Coffee with Mimi: Soon to be ‘real’ spring
It was really beautiful. Eight inches of pristine snow covering everything. Light from yard and street lamps sparkling off perfectly coated tree branches. Every surface in the yard perfectly smooth with bright, white piles of fluffy snow.
Then morning dawned and reality hit. Beautifully covered tree branches dangerously bent over to the ground, in driveways, on porches and patios. Snow piled higher, and no longer a fluffy white, left at the base of the driveway by the snow plows dutifully scraping the main roads. Small puppies leaping around frantically searching for their spots.
In the best of all perfect worlds and days, it would have been tempting to hunker down with a second pot of coffee and a hot breakfast on a Monday morning. But reality hits and that pile of snow at the bottom of the drive simply must be managed and soon. The drive must be cleared. People have places to go and appointments to be kept. For the adults in our world, it isn’t a “snow day.”
I bundled up and trudged toward the bottom of the driveway with my shovel. I surveyed the task on the way down the little incline, which would certainly need to be cleared as well. I calculated I would be at it awhile. I wondered how much credit I would get on my step counting device. Consider the experience a workout and I would be checking a couple boxes on the daily “to do” list.
Sometimes, what we have envisioned is not what we see when we get there. The snow at the bottom of the drive is actually snow and standing, icy water. That’s an improbable combination, and a messy one.
I try to tackle new tasks with a reasoned approach. My life is full of new tasks since leaving the comfort of a 35-year education career. I try really hard to cover all the bases and not ignore logical steps in a job.
The snow at the bottom of the drive was a sloppy mess. I decided to just pass it over and go after the little hill. The snow was light and easily tossed to the side. I briefly noted that it wasn’t quite so pretty anymore, but now we are into the business of getting the day started. Aesthetics are taking a back stage to efficiency and Monday morning. I gave a fleeting thought to the potential positive exercise component of the job, until my shoulders started to ache.
But, wait. I could use the leaf blower to move that light, fluffy stuff from one place to another. We have a nice, long chord and an electrical outlet which is conveniently located at the front of the house. Sure enough, since I had not tramped around and packed the snow down much, it appeared this method would be just the plan.
Foot by foot, the drive was being cleared and blacktop was mostly visible, at least enough to permit safe, solid traction for the car tires. Soon, though, the effort wasn’t producing the same quick results. It turns out the snow will only blow so far and the arc of displacement from the center of the drive wasn’t large enough to get past the side of the drive all the way to the yard. So, I actually must remove the same snow twice in a kind of hip hop from the center to the side, to the yard and off the drive.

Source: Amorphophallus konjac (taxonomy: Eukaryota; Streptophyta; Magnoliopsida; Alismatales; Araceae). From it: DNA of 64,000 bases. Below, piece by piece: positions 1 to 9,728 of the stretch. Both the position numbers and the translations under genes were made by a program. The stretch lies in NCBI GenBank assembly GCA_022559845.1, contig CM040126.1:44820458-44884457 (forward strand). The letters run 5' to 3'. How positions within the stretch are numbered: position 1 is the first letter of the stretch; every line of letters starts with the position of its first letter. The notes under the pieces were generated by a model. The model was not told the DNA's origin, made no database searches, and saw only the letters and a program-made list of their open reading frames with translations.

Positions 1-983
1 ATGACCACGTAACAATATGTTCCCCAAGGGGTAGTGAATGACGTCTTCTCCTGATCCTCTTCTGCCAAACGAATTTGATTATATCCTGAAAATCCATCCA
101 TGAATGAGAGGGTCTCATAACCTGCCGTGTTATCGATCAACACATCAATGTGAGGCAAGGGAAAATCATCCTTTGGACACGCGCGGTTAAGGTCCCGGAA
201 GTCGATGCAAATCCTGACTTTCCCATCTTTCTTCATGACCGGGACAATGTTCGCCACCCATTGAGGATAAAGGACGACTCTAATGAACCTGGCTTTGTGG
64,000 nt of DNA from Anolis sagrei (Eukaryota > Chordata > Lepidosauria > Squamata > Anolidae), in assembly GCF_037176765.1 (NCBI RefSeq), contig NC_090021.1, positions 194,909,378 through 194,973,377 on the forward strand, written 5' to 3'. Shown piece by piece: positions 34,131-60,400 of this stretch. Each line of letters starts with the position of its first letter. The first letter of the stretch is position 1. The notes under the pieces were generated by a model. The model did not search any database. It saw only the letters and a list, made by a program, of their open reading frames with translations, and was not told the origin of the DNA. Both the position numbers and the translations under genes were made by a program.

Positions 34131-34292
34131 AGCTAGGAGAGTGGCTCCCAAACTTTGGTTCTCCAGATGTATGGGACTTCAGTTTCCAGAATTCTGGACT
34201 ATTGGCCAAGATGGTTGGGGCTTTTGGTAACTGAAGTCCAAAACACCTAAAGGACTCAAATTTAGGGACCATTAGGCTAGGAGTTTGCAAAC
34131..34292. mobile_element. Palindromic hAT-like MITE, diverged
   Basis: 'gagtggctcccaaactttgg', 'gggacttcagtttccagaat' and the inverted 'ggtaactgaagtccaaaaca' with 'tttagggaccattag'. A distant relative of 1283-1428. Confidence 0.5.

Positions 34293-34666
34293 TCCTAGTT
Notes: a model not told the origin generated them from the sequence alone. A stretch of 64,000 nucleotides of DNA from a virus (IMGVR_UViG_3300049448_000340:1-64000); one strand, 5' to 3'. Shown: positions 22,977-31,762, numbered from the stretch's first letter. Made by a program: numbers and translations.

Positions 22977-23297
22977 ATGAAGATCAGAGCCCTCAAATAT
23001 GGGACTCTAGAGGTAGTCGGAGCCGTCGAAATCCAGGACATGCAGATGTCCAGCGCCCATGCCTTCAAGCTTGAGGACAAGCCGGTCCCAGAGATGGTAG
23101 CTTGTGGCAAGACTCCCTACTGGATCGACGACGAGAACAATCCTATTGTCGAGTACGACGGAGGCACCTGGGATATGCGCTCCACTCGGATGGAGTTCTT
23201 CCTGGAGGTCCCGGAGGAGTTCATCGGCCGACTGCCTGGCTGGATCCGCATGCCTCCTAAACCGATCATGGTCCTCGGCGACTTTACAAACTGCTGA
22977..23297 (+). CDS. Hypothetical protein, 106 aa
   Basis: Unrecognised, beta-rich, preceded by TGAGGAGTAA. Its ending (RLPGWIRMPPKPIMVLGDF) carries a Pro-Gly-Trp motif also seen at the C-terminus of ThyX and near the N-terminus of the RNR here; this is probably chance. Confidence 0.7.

The leaf blower was a step in the right direction. Now, I needed to alter the strategy and use my tools differently to get the day moving. Aim the blower at a different angle. Move slower. (Some of that is a direct result of fatigue setting in, but actually it turned out to be quite effective.)
Leaf blowers are among the noisiest of yard tools. So, I was unaware that my husband and daughter were sitting in her car with the motor running, anxiously, but patiently waiting to head out. The car had been cleared and had been maneuvered carefully through the snow to be headed in the right direction when I was finished with the drive hill. Snow covered, flat surfaces were not an issue. Just go slowly and deliberately.
The job was completed in that a car could get out and back in. The week could get started, even if there was deep snow remaining on a large portion of the drive. Sometimes enough is enough.
I rushed in to assess my own delayed start to the day. Messages on the phone indicated I had three minutes to get to my first activity. I had ignored the clock through this whole driveway exercise. Other participants were on their way to the meeting which was being held as planned. Now, I was scrambling and beginning to feel the effects of three hours of battling the elements.
Pulling out of the garage and down the mostly cleared driveway produced a feeling of satisfaction. The effort had paid off. It may be a few days before town life was flowing smoothly, but we could come and go as we needed.
The main streets were clear, but there were no elves managing parking spaces and sidewalks. I sloshed and high stepped my way in and around, completed the task and headed back home in a matter of a couple hours armed with enough work material to manage the rest of the day, or days, should we be in for a long siege of delays and cancellations.
Everywhere, the roads were clear. Dangerously drooping tree branches were now upright and even sporting blooms and buds as if nothing was amiss. Many sidewalks were clear and easily negotiated. Some daffodil blooms were peeking above the snow.
At my house, where I had laboriously cleared enough of the night’s snowfall to allow safe passage and return of cars, there wasn’t a spot of snow on the hill. Not one bit of snow. The blacktop was clean as can be in very stark contrast to the extra snow piled on the sides. Even the flat areas of the drive directly touched by the sun and not at all by me were maddeningly clear.
I guess this is the place where I espose the “glass half full” philosophy. My daughter phoned, she was safely back in Louisville at her first appointment. None of my own appointments needed to be frustratingly rescheduled. The puppy was more comfortably roaming the yard.
It is March and it will soon be real spring.